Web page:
I've just completed a crocheted wedding bouquet. An exciting first for me and I have to say it was fabulous creating it for one of my most supportive customers! I had been working closely with the bride-to-be deciding upon a pattern for a wedding shawl, when it came to me that perhaps a wedding bouquet might be a lovely idea as it can be kept afterwards.
First of all I needed to work out how the flowers would be supported and mounted, and finding some youtube videos on bouquets made of brooches, decided upon using a polystyrene sphere mounted on a wooden handle. The most difficult part of this exercise was covering the handle in ribbon!
I then created an array of flowers and leaves trialling the use of pearl headed and sparkly pins to both be a feature of the flower, and also a means by which to firmly attach them to the sphere. (Obviously, having used pins this means this style of bouquet would be for an adult only). Crochet flower and leaf patterns can be found in books and online, although if you are like me you will find that you can very quickly design your own once you understand the principles. I used Scheepjes River and Stonewashed cotton rich yarns for their artistic top quality finish and also Drops Muskat which has a matte look and Drops Paris which has a mercerised sheen as a contrast.
Once I had created an array, these were carefully pinned on to the sphere in the manner of a floral bouquet. Plenty of different leaves, including a long trailing fern style leaf I designed to fill spaces added to the overall effect. I made sure to include teeny forget me nots, pansy shapes, daisies and asters, and found that different hook sizes, and thickness of yarns enabled me to make different sizes for more visual impact. My customer has kindly written to say it's "The most magical and beautiful wedding bouquet I have ever seen", and I'm thrilled to say that her intention is to keep it forever as a reminder of her happy day.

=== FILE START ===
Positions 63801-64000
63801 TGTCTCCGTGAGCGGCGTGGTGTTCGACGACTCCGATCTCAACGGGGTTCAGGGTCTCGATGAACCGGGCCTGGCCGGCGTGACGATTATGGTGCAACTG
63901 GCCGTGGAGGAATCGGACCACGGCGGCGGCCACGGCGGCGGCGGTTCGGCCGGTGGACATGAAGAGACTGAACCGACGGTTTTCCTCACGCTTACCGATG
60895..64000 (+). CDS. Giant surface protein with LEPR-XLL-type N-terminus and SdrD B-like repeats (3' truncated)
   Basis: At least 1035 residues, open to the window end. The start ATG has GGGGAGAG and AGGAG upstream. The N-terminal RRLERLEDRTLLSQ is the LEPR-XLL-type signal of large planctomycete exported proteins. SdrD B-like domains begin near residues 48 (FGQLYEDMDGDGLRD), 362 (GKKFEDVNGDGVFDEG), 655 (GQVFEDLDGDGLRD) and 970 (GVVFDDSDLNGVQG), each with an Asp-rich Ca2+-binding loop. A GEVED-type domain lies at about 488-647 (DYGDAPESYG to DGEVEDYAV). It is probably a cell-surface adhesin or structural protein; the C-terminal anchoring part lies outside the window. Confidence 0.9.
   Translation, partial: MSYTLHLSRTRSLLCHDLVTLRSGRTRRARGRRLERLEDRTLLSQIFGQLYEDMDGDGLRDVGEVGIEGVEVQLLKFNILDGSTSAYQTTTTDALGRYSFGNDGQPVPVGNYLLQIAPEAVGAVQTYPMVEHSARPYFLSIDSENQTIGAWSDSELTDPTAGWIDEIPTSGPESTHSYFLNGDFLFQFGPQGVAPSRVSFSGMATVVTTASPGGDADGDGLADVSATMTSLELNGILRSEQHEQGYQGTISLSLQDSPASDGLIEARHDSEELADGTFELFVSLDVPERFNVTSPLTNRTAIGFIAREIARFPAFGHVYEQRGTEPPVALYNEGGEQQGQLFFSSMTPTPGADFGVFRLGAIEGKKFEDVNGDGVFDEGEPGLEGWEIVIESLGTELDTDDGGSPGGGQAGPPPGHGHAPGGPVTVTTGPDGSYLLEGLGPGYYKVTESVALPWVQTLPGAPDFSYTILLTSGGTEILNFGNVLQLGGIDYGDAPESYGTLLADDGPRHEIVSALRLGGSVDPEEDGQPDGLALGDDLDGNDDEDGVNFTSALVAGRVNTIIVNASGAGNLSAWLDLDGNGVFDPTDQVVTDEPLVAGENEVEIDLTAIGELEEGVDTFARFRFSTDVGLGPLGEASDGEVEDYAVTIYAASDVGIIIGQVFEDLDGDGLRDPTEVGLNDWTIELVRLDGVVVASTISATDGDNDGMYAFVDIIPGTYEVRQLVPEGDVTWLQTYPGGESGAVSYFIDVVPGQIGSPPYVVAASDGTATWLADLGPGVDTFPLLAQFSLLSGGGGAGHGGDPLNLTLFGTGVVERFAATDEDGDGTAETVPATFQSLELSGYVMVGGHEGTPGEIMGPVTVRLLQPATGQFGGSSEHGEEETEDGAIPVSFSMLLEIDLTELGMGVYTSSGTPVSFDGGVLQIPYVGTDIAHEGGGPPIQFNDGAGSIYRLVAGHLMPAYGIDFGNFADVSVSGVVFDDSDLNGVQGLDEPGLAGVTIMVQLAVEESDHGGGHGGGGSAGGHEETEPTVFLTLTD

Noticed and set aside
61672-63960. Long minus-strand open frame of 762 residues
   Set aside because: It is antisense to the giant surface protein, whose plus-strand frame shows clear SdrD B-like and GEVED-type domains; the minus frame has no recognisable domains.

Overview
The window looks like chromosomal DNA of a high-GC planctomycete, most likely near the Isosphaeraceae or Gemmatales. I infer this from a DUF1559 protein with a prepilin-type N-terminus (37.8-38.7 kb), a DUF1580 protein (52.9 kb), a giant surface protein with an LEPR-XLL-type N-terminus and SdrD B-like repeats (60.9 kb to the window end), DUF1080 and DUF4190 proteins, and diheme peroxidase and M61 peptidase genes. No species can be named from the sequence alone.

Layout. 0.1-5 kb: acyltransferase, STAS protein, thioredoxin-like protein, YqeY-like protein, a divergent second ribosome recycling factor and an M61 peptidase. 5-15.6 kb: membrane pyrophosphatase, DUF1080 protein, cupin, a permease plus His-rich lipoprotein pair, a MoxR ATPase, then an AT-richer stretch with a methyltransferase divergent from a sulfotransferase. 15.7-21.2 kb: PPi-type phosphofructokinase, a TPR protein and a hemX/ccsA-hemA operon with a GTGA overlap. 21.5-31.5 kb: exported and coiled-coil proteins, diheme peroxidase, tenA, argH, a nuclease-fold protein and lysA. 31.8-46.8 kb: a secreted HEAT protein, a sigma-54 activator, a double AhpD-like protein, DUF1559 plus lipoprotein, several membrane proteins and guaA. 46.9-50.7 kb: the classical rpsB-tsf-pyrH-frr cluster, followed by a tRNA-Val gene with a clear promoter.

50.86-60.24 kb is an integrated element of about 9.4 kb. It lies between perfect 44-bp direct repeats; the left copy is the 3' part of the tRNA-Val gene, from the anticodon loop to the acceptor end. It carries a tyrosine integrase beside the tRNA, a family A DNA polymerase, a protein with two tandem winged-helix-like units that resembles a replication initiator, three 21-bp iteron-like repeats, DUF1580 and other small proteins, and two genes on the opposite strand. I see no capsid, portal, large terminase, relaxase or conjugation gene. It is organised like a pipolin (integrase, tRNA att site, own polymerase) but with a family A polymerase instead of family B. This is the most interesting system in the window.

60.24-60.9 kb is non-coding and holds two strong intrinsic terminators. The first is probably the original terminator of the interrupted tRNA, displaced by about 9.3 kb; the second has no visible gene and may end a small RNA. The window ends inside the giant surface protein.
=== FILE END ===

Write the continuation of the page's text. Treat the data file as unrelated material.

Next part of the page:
Like me you may find this instructables page on a crochet bouquet helpful too
Having been a fine art painter for a considerable part of my career, I've recently been exploring the idea of making crocheted blankets and throws with a more painterly artistic feel. Rather than follow a pattern, I am using a simple granny square and then the yarns as if they were paints, and letting my feelings and sense of colour inform the work.
My painted artworks were always based on abstraction, with the idea of conveying a deep emotion or mood, and I must confess they were rather sombre and serious pieces! Now, however with the wonder of crochet I find I want to convey happy, joyous feelings, so use bright colours and colour changing yarns.
I am still drawn to the idea of a division of space, as you find in American Abstraction by painters such as Robert Ryman and Mark Rothko (two of my favourites). You can see how I've used a division of space on this throw which has an offset square of a different colour entirely to the main blanket.
Careful use of colour changing yarns can bring to mind large artworks, and this can really enhance a room. I named this throw 'Monet's Garden' and allowed the randomness of the yarn and the simple granny floral motif to completely take over.
Using Yarn to create a Watercolour effect
On these customer ordered blankets made big enough to use on a sofa or a single bed, I used an array of stitches to give the impression of swirling washes of paint. By randomly altering the stitch heights and carefully selecting the colours that appeared side by side for the most visual impact, this gives the feel of a large abstract paintings, rather than crocheted blankets.
By dividing up the space, and a mix of two strands of yarn a textural Colour Field painting effect can be created - as seen in the Super King Size Crochet Blanket below. I will be exploring more painterly blankets and throws throughout the year. DO get in touch if you would be interested in pre-ordering. In the meantime, here is a link to all of the blankets I have previously made.